Hanne Darboven's Address–Place and Time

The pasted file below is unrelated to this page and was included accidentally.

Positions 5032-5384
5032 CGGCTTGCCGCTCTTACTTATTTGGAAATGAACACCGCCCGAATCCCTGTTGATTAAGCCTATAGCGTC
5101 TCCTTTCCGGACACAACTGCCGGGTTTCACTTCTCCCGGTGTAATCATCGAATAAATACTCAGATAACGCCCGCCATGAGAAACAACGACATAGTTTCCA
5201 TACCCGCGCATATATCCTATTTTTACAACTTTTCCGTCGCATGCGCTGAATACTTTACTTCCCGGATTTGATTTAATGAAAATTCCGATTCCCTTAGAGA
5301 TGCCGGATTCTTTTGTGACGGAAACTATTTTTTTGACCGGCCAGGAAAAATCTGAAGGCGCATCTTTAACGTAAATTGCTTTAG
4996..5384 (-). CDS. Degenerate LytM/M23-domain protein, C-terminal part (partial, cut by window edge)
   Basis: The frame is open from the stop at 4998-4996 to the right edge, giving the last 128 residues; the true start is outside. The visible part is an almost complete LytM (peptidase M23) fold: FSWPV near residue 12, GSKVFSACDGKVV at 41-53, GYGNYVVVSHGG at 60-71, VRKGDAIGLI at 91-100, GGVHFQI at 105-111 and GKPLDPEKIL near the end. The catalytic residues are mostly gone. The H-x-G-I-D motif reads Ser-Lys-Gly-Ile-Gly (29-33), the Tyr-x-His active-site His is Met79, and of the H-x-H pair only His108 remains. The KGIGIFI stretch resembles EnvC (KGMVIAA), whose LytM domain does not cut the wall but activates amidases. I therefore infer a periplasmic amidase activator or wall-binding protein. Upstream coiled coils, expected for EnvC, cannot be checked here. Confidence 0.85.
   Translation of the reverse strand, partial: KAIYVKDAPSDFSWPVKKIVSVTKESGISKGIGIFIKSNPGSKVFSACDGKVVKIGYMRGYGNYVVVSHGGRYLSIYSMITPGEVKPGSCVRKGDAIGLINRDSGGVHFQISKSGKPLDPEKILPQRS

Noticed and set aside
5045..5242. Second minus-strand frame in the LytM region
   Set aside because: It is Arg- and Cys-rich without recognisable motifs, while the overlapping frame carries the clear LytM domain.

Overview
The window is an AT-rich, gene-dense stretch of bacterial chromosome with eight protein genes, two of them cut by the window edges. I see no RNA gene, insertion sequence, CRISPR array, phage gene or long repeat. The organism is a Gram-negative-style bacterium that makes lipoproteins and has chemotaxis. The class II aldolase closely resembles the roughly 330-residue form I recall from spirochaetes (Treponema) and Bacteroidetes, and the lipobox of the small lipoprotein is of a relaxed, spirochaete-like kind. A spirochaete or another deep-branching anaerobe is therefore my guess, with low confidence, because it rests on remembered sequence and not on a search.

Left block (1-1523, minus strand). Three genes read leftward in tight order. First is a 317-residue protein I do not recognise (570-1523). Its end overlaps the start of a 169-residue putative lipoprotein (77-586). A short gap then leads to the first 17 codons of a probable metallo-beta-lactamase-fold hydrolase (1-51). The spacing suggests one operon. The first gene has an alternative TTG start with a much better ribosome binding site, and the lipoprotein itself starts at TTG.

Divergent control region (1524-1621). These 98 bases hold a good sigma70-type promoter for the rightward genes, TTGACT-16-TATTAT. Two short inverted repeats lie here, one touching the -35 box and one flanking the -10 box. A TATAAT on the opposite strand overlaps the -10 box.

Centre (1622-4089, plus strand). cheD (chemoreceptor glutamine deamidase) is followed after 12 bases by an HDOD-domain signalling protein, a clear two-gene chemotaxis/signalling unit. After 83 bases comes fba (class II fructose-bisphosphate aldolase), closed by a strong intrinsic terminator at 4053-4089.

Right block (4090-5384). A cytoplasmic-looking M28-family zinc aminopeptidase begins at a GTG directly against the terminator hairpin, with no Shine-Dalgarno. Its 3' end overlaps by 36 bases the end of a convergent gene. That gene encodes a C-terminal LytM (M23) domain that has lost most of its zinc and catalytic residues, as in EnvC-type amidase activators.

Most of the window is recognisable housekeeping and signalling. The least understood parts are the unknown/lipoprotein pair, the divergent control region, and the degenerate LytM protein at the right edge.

In 1966 Hanne Darboven (1941–2009) moved from her native Hamburg to New York City, where she spent two formative years developing an art practice centered on the serial inscription of numerical calculations derived from the Gregorian calendar and participating in foundational exhibitions of Conceptual art. After returning to Hamburg, Darboven lived and worked in her family residence while maintaining close connections to fellow artists in New York, particularly Sol LeWitt, with whom she exchanged letters until his death in 2007. This exhibition investigates how Darboven’s art engages and reconfigures the calendar and the postal system as cultural techniques for the spatial and temporal organization of the modern world. Signs indicating her home address, Am Burgberg 26, came to figure in Darboven’s work in the 1970s, a decade when her art expanded to include the diversity of textual and pictorial materials that characterizes the works in this gallery, which incorporate personal letters, picture postcards, and illustrated news magazines. This exhibition emerged out of the interdisciplinary course Art Against Culture?, taught by Professor Brigid Doherty, in which undergraduate and graduate students explored how Darboven and other artists and writers in late twentieth-century Germany disrupted cultural norms for the representation of time and place in response to the difficulties of reckoning with recent German history.